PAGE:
Guest Author - Vannie Ryanes
Braised lamb shanks* with garlic, onions, tomatoes, and finely diced hot pickled red tabasco chile peppers. This is really special when served with garbanzo bean patties or sliced polenta browned in a little butter.
4 lamb shanks
1/2 cup all-purpose flour
2 cans (15-17.5 size) whole tomatoes
4 garlic cloves, slightly crushed
2 or 3 hot pickled tabasco chile peppers*, finely diced
2 medium white onions, quartered
1/2 tspn basil
1/2 tspn oregano
1/2 tspn thyme
3 bay leaves
4 tbspn olive oil
Salt and pepper to season flour
Pre-heat oven to 350 Degrees
Add salt and pepper to flour and mix. Place lamb shanks in flour and coat all sides. Heat olive oil in large ovenproof pan or skillet and add lamb. Brown on all sides until shanks start to caramelize. Add remaining ingredients and stir.
Place in oven and for approximately 2 hours or until lamb is falling-off-the bone-tender. Remove from oven when done and let lamb rest for 5 or 10 minutes. Remove bay leaves before serving.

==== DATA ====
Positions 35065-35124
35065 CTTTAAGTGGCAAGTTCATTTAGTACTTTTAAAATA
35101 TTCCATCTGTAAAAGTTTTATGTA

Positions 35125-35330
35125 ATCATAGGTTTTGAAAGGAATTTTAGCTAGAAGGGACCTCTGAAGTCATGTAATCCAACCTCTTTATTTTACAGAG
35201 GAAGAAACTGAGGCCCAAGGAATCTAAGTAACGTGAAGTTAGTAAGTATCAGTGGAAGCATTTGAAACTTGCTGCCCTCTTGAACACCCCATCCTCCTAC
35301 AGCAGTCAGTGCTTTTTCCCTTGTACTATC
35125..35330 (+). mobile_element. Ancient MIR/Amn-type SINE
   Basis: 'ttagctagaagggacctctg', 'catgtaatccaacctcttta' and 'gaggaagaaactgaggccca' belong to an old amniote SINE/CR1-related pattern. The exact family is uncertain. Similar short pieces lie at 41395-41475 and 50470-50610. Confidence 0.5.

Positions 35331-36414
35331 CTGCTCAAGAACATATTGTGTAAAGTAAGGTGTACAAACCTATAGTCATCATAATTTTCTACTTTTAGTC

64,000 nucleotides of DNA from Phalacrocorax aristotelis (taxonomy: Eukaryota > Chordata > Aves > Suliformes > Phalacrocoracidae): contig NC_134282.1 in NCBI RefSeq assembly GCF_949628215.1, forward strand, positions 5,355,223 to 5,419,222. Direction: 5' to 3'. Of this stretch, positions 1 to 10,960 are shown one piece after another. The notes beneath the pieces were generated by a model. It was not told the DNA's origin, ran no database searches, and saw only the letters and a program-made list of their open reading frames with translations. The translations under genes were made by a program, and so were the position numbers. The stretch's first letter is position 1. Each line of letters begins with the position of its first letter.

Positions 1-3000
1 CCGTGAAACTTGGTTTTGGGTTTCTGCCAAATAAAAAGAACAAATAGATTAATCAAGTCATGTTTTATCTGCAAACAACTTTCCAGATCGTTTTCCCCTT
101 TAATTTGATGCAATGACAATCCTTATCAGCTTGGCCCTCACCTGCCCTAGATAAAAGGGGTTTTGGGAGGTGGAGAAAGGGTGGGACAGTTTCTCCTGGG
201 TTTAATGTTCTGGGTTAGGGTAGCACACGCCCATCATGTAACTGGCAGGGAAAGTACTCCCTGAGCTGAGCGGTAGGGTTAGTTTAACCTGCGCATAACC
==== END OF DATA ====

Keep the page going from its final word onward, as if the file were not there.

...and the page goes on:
Serve with hot brown rice and cooked spinach. Good served with fresh whole kernel corn cut from the cob and lima beans with tomatoes. Also good with garbanzo bean patties* or store-bought polenta, sliced one inch thick and sauteed in butter until a light golden brown. Good to serve with hopping John on New Years day.
*Braised lamb or veal shanks is often seen as Osso Buco (or ossobuco) on restaurant menus. It is usually pricey and is often served with polenta. At one time both were probably considered peasant food because the shank is a tougher cut of meat with much bone (braising tenderizes tougher cuts of meat) and polenta is simply corn meal cooked slowly with a liquid until it turns to mush.
*Mash cooked garbanzo beans and mix with slightly cooked chopped onions, parsley and sauteed crushed garlic. Form into patties and broil on a nonstick baking sheet until brown on one side, turn and finish broiling.
*Jars of hot pickled tabasco chile peppers can be found in the ethnic aisle of your supermarket or in the condiments section. Once in a while you may see a tabasco chile pepper plant with peppers ready for picking. You can grow these from seeds, but check in the house plant section also.